The Learned Philosopher delves into the world of numbers

Chapter 1: What should I do Today?

“Oh, I’m so bored and bored,” mused the learned philosopher on a particularly cloudy Wednesday. The still, wintry oaks slept outside his book-laden home. Shakespeare slumbered heavily against Milton on his fireplace mantle, while Kant leaned lazily on the back of Hume. The robins quietly and discreetly flew to work, not even bothering to tweet or chirp. “ Perhaps,” he thought again, “ today I will study some Mathematics; yes perhaps today is a day for integration of continuous functions, the very lifeblood of excitement.” So the learned philosopher strolled from his turquoise couch, slouching and hunching, deciding now to amble, then to skip, made the mere 5m distance to his olden desk in an approximate ten seconds, a new record for the current winter.

On his desk lay a multitude of scattered papers. A few of them bore the indelible mark of his atrocious handwriting, a sloppy porridge of linguistic meaning only scrutable to himself and his tortured teachers from high school, who were forced to mark his work for what seemed like an eternity of practicing Egyptology. Here was a love poem of his entitled: “You are ,my love, with a 95% confidence interval, sexy.” Here was another: “Curves of the feminine set, yes please.”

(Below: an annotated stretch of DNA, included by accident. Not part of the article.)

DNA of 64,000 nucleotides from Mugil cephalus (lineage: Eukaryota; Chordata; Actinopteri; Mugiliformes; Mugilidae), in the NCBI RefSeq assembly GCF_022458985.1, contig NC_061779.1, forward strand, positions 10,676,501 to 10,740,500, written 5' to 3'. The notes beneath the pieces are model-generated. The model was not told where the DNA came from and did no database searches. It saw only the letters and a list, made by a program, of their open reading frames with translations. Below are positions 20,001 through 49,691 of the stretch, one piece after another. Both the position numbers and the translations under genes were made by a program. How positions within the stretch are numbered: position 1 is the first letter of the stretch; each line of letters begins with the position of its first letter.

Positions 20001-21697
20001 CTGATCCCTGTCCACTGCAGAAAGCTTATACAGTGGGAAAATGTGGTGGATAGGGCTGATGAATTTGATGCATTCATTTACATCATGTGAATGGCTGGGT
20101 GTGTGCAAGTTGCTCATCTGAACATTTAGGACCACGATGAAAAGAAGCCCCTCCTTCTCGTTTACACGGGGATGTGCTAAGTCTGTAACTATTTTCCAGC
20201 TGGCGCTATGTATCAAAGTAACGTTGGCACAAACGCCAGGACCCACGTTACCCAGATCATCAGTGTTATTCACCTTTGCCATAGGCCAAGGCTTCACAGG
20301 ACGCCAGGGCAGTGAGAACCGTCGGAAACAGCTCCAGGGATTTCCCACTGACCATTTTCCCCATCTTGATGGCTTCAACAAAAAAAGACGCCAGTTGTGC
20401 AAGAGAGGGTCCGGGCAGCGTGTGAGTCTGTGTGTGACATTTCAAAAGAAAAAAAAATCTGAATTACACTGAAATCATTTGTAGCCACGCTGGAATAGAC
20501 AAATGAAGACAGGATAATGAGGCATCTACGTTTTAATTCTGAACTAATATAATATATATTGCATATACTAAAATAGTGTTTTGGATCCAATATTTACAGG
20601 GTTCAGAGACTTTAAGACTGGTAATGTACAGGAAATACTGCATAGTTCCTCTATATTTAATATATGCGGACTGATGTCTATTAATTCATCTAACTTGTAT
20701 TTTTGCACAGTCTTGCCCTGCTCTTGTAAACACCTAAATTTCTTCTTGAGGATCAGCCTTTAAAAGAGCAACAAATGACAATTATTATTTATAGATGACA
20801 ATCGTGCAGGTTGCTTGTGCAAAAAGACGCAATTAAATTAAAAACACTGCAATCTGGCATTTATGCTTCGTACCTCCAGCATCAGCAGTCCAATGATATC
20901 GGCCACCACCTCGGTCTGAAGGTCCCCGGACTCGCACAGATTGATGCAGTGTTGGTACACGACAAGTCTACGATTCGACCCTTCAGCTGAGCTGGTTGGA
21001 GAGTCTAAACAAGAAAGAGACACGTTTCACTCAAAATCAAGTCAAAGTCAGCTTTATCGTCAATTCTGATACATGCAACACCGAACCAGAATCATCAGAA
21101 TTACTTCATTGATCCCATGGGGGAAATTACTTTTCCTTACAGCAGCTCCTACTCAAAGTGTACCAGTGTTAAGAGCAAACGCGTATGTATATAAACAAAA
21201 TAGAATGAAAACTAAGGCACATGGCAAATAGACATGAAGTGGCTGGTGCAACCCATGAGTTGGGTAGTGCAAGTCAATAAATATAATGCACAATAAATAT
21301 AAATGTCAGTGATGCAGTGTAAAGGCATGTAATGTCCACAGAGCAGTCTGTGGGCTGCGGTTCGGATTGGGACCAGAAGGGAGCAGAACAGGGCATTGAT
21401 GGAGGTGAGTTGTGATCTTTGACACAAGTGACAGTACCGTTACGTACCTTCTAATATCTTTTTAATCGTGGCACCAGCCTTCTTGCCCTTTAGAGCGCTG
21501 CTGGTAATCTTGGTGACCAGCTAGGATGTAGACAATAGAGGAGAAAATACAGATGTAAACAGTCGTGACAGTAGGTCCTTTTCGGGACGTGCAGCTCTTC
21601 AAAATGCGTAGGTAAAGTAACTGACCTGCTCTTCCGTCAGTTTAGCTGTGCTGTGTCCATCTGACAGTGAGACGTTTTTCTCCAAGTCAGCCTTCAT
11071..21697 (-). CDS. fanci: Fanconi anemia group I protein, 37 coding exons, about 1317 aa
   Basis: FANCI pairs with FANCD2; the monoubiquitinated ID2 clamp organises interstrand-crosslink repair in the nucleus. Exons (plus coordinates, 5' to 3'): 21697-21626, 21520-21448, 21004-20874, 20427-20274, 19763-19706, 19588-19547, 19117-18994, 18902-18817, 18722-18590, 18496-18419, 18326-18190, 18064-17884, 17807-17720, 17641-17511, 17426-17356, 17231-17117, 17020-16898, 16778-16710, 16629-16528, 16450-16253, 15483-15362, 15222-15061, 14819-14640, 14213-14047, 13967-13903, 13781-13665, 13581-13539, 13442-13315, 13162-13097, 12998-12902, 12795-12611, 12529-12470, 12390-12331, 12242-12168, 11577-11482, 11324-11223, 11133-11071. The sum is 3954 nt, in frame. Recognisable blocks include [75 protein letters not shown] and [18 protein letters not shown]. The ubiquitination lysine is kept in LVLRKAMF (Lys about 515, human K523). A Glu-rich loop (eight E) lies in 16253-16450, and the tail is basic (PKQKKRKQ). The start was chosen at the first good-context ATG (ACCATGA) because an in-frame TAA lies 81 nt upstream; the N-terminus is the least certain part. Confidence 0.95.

Besides for his mother no one had read them. Besides for him no one had admired them. The rest of the writings were complete gibberish; a few theories on metaphysics written in a manic state of great inspiration but without much logic.

The learned philosopher sat down and started to integrate intensely. “Y=2x integrated becomes Y=X² + C , yes beautiful and I didn’t even forget the C that cheeky, elusive cunt. Y=X² integrated becomes Y=⅓ X³+C even more beautiful you devilish math god.” And so the philosopher continued, rambling to himself and congratulating himself gratuitously as he solved basic equations. He went further and further into the realm of numbers and ideas, pushing himself, pushing the bounds of stable reality, pushing the limits ( to clarify: in a non calculus definite sense) pushing sanity itself that all of a sudden and without much warning, and with much fault on behalf of the author of this text, a mystical portal, glowy azure and smoky, ripped open from his A4 page and sucked him, as like an overeager vacuum-cleaner, into the magical world of numbers.

Writer, poet, philosopher